Action on Two Nepal 6,000’ers: First Ascents or Not? Plus: Annapurna, Manaslu

Nepal’s Department of Tourism has released the season’s first list of climbing permits. At first sight, it looks discouraging: only 27 foreign climbers. But the figures are low because most expeditions have not yet signed in, including all the Everest and Lhotse teams.

So far, there are just 11 climbers for Annapurna and three more (Kristin Harila of Norway, her photographer Matias Myklebust, and Adriana Brownlee of the UK) for Manaslu.

List of climbing permits issued by March 16, 2023.

The initial list of climbing permits in Nepal.


Interestingly, there are permits for three 6,000’ers, and at least one of them may be unclimbed. Often, these peaks have little information about them, and sometimes confusion exists between several points on the same massif. Even the altitude may vary, depending on the source. Here is what we found out.

The 6,000’ers

A South Korean team outfitted by 8K Expeditions is heading to Pangri Goldumba (6,620m) in Langtang. Lakpa Sherpa, the head of 8K, told ExplorersWeb that it’s been climbed before, but that they couldn’t find a record of those ascents at the Department of Tourism. The Himalayan Database likewise doesn’t note any previous summiters.

“The Korean team will attempt the normal route,” Lakpa said.

The Korean team members pose in a lobby, with Khata scarves around their necks.

The members of the Pangri Goldumba expedition from South Korea. Photo: 8K Expeditions


Previous ascents uncertain

The mountain lies near the slightly better-known Goldum peak, which may lead to confusion about ascents. In any case, the climbers have chosen a quiet, scenic place at the head of the Kangtang Valley, right on the Tibetan border. Shishapangma looms to the northeast.

Pangri Goldumba, marked with an orange triangle, stands lower left, on the Tibetan border and near Goldum peak. Shishapangma lies upper right, within Chinese territory. Map: Camp to Camp



Another little-known 6,000’er, Surma Sarovar North stands in the Gurans Himal Range in western Nepal, not far from the Indian border. Nepal’s Department of Tourism lists it as 6,523m, while a local outfitter — which seems to be offering a commercial climb there — pegs it a little lower, at 6,397m.

As with Pangri Goldumba, there is no record of any previous ascent. The American Alpine Journal mentions a 6,523m peak called Surna Sarovar — likely the same one, despite the slight discrepancy in spelling — that authorities opened to climbing in 1998.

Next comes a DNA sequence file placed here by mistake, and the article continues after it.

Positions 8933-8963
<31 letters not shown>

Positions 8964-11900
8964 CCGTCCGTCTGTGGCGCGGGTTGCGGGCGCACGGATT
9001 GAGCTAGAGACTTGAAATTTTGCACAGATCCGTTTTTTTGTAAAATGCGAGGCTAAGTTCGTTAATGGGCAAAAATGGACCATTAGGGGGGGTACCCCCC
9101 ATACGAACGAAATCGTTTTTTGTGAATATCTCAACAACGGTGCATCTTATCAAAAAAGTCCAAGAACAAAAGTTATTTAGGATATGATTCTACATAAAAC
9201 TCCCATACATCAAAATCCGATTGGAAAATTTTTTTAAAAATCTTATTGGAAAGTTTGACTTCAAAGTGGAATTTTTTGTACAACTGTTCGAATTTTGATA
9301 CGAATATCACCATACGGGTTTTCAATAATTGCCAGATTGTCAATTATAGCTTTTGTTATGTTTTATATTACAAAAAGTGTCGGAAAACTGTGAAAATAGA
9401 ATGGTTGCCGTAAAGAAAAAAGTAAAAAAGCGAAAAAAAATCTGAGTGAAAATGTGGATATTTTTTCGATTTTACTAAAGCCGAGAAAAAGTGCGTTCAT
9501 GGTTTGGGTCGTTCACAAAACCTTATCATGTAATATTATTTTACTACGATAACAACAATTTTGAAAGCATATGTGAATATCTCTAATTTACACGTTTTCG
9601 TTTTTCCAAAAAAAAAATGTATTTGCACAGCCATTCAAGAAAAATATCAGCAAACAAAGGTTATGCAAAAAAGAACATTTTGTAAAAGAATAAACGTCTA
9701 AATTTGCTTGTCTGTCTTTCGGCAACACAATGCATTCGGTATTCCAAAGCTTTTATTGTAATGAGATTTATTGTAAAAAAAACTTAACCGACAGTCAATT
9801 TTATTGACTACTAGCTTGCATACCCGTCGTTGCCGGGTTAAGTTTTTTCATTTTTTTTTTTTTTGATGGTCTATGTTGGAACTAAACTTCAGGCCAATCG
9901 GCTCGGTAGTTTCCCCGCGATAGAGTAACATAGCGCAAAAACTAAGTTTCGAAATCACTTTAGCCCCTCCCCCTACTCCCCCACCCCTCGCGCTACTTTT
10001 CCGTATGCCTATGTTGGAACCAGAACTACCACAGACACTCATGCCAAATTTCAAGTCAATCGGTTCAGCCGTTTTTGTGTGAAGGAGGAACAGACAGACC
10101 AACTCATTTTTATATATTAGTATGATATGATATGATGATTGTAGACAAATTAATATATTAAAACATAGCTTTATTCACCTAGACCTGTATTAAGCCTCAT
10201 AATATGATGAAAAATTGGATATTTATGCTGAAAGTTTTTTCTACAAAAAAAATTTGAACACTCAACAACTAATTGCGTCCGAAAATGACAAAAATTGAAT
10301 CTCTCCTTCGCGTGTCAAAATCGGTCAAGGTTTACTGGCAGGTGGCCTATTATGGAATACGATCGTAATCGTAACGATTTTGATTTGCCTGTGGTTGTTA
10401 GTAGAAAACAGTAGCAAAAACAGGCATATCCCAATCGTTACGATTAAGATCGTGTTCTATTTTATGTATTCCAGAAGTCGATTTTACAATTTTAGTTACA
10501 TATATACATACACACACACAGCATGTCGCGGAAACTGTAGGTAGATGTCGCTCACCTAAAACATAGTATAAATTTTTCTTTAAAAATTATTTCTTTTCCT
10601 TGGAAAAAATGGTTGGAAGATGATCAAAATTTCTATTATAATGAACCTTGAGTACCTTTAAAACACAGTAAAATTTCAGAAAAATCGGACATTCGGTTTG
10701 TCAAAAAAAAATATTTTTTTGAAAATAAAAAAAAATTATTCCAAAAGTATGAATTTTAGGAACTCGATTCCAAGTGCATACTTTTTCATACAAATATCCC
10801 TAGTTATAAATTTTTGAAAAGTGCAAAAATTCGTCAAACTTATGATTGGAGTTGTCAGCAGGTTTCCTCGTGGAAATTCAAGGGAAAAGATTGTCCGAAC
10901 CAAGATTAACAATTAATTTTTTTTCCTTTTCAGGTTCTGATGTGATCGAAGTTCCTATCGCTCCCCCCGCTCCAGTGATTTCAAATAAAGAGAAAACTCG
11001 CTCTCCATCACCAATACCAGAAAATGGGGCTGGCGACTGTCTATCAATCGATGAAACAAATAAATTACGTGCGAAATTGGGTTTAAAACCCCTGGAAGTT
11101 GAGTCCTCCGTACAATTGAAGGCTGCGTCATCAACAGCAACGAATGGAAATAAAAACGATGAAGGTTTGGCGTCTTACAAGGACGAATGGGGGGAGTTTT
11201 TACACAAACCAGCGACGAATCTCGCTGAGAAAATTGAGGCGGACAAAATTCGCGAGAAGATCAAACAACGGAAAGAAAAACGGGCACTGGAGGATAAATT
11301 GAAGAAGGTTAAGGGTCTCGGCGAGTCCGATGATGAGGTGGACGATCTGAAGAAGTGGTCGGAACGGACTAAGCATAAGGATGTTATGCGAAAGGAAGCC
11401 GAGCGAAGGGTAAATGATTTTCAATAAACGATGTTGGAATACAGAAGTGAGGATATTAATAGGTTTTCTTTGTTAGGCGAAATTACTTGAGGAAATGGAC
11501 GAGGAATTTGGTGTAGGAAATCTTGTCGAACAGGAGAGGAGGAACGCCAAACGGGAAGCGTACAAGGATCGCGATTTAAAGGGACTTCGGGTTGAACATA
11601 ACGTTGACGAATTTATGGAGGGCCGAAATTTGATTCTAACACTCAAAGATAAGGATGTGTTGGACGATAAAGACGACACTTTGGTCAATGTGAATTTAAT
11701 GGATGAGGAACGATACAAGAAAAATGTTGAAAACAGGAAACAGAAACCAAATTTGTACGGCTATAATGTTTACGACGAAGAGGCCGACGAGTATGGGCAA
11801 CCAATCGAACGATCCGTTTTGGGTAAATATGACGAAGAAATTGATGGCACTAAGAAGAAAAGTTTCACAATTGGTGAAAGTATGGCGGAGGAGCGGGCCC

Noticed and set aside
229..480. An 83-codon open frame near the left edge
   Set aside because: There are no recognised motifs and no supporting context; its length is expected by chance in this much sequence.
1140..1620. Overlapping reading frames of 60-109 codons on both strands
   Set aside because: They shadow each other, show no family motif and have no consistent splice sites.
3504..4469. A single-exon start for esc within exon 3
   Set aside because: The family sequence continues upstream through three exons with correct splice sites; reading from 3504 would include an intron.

ExWeb writer KrisAnnapurna has found mention of an attempt on that peak in 2021 by John Kelley and Benjamin Lieber of the U.S. We don’t know if these two Americans are giving the peak a second try, but the permit is for two people.

Finally, Imagine Nepal chose 6,144m Thorong Peak to acclimatize its clients before they head to Annapurna I. It’s not far from the well-known Thorong La, the highest point of the popular Annapurna trek.

In the end, the climbers only reached 5,800m, “but that is already higher than Annapurna’s Camp 2, which is below 5,200m,” leader Mingma G told ExplorersWeb. According to him, Annapurna teams usually acclimatize just to Camp 2. They only reach Camp 3 on their summit push.

Snowy thorong peak as seen from the wide, barren col known as Thorong La, with a small lodge and some people on it.

Thorong Peak from Thorong La. Photo: Walking & Climbing blog

Annapurna and Manaslu

EliteExped climbers — the first on Annapurna — were in Camp 2 yesterday. They could be ready for a summit attempt on their next foray up the mountain, once the ropes are fixed. Conditions are quite tricky at the moment. Recent snow has brought frequent avalanches. Tejan Gurung of EliteExped filmed one of them from Camp 2:

Meanwhile, Base Camp continues to fill with climbers. Notable among them, Sajid Sadpara of Pakistan, who will climb with Seven Summit Treks. It’s unclear how quickly those newly arrived climbers will be ready to go for the summit.

On Manaslu, Harila and Brownlee have changed their usual constant news feed for social media silence. They have shared no details on their current expedition, but their trackers locate them in Camp 1, the Alpymon blog reports.

Finally, several teams are ready to set off for Makalu, one of the most popular 8,000’ers this season.

Angela Benavides

Angela Benavides graduated university in journalism and specializes in high-altitude mountaineering and expedition news. She has been writing about climbing and mountaineering, adventure and outdoor sports for 20+ years.

Prior to that, Angela Benavides spent time at/worked at a number of local and international media. She is also experienced in outdoor-sport consultancy for sponsoring corporations, press manager and communication executive, and a published author.